Netcasting? It sure took everyone long enough to figure out that podcasting wasn’t really a good name. Three freaking years after the fact of calling it podcasting in the first place. There were many compelling reason to call it that. To call it podcasting the first place. First was the amazing success of the iPod at the time. Even back in then it held a remarkable lead in the marketing place. Nothing got close to the numbers of iPod. So it just made extremely good sense (at the time) to call podcasting podcasting. After all, we’d already gone through all kinds of names to describe streaming video and audio. In some cases calling it netcasting. Look at Live365 for examples of that.
Podcasting was named correctly. It meant something that wasn’t streaming. Something much more cool. It meant getting a show “automatically” to your iPod. Not to your MP3 player. Because that was a moving target. There were 100’s of different models. And some of them where open. Some needed special software to download. Not every one was compatible with a Mac and and Windows. Your iPod on the other had contained an XML based file structure allowing for playlist creation. It didn’t take the bright boys very long to figure out how to hack this to get their content there. And iPoddder (the stupidest name ever) was born.
I understand the ideal of wanting to have a “community owned name” for what podcasting has become. Leo assumes that people with other MP3 players don’t listen to podcasts because they think they are incompatible with the feed. And you know what? I don’t care that I’m not reaching that person for a couple of reasons: 1) they bought something else because they thought an iPod was too expensive. Is that person going to fork over $30 for software that watches RSS feeds and downloads MP3 files? I don’t think so. 2) I went to a party on Saturday where 100% of the people there who had MP3 players had brought their iPod. Meaning the people cared enough to bring their music to a party. And once there the command was “play the playlist called Kelly” without an explanation of how to make that playlist play. 3) If you think the iPod numbers are scary today wait until next year. Apple is selling iPods at the rate of 15 million per quarter now. That means in the next 12 months they will sell as many iPods in a year as it took them to do in the first 5.
The roots of podcasting are not within Apple. The word was not invented there. And it’s taken them this long to start complaining about it. I agree that companies should not be allowed to blatantly use of the word iPod in their name. Trademark law prevents that anyway. This is clearly defined in US law about how TM’d names can be used within advertising, naming, and product tagging. But there wasn’t a single person complaining about the term podcast until Apple started sending nastygrams to people that had the word “pod” as part of the name of their company. In their company. This is a hugely different from somebody or some company making a podcast. Why? You don’t have to use the word podcast in your show name, mention the word on the show or otherwise make mention of the word and you still get to be listed in the iTunes Store. While there is HUGE advantage to using the name Pod or iPod in your company name.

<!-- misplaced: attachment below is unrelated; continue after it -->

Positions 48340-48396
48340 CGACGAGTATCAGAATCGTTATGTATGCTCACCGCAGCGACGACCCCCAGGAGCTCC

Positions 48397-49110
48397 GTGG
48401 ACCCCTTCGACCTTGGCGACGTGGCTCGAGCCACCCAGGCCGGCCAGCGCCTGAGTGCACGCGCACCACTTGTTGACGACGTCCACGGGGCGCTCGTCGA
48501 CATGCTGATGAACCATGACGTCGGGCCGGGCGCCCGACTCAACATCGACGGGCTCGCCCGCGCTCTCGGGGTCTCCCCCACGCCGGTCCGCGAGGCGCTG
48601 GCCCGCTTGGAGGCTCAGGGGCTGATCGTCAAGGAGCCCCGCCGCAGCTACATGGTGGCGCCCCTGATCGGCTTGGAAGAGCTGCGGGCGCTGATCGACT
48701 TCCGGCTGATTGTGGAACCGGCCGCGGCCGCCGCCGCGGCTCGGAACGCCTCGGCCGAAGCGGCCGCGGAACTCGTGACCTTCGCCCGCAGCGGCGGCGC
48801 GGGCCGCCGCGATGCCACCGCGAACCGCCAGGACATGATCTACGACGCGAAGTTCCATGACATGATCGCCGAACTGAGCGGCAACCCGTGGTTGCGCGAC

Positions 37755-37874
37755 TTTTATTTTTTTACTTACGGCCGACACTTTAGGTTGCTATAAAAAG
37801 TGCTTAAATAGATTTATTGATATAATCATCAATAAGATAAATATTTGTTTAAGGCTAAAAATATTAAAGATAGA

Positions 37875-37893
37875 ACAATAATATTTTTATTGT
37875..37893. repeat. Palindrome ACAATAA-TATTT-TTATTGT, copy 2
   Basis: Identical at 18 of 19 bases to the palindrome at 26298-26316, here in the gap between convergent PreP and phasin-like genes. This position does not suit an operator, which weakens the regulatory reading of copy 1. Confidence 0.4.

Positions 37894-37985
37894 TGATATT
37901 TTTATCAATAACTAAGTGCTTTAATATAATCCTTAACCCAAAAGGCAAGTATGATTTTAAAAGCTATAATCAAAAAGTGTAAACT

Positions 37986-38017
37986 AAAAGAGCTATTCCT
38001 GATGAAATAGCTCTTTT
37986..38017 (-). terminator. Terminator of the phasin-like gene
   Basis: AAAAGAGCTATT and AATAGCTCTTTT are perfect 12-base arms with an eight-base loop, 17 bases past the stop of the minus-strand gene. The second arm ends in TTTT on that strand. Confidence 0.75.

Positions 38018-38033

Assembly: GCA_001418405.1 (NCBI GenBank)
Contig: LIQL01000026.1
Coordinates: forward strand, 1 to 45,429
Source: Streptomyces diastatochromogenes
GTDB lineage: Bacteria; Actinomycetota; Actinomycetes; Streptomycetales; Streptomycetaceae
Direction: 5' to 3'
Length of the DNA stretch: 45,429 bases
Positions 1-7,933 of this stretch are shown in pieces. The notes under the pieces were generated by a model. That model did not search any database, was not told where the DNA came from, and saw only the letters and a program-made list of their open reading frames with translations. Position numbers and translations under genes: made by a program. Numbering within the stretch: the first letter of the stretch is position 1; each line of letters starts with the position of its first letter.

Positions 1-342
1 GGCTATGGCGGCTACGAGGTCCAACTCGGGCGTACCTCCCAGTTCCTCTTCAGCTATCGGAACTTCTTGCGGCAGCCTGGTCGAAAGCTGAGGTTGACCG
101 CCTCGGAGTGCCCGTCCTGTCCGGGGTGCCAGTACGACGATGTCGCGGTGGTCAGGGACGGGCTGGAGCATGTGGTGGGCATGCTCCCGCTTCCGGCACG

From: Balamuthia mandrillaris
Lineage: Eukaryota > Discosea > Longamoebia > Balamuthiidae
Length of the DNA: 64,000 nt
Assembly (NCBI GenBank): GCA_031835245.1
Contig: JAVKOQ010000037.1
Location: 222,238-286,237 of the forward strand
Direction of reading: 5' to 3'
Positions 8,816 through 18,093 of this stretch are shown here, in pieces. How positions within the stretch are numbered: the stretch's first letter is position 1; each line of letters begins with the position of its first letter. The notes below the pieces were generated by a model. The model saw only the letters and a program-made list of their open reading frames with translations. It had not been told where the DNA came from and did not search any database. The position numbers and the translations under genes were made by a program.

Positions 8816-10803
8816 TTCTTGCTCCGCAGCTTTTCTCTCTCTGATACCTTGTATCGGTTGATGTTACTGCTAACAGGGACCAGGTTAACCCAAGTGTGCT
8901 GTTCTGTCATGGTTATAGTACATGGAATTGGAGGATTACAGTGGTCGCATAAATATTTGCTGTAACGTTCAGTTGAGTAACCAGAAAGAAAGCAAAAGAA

To be sure there is no confusion I do not want to call podcasting BROADCASTING. If that ever happens the FCC and the ratings babies will start dictating what I can and cannot say on a show. My audience will determine if they will allow the show to swear like a sailor but likely will not if its aimed at the impressionable yoots. The self editing nature of podcasts exhibits that people will do what their show needs without a governing standards body. If it offends you then go away. Don’t listen.
This kneejerk reaction that Leo has started somehow paints Apple to be something like the RIAA. Apple is not the RIAA. They’ve done incredible things for us. Apple has not asked for money to be listed in iTunes. All you needed as a valid feed and it is free. The RIAA by comparison is suing the fans of music. Taking untold thousands of dollars from people for no reason. Apple’s reason is dictated by US Trademark laws.
If we (the community) had called it iPodcasting then of course the name would be in question. But it seems that “pod” is now part of the problem. This can only mean that there are other kinds of “pod” products in our future. tvPod, carPod, talkPod. And if that is the case then BY HOOK OR CROOK the word podcasting is something I very much want to use!
With that in mind, if the word podcasting seems to be ambiguous for it’s future use then a few of us should ASK Apple right now how they want to use the word. Just to be clear, remember, it’s not their word to dictate. They did not coin the term. Once we do that then we can talk about renaming podcasting to possumflipping or whatever other word we want to use to mean RSS to Download to a Device.
Without Apple behind this new industry we call podcasting we wouldn’t see cool products like the Samson USB condenser microphones, Edioral portable recorders, Levelator and the hundreds of other amazing audio production products. They’ve versioned tools like GarageBand and SoundTrack Pro to help with podcast creation. They are using the word “podcasts” in the Mac Book description of what it can do.
To wrap this up. I think that calling podcasting something other then podcasting is industrial suicide. It will splinter our efforts with half calling it podcasting and the other half callling it possumflipping. The snowball called buzz is carrying this now. And it may already be too late to rename it.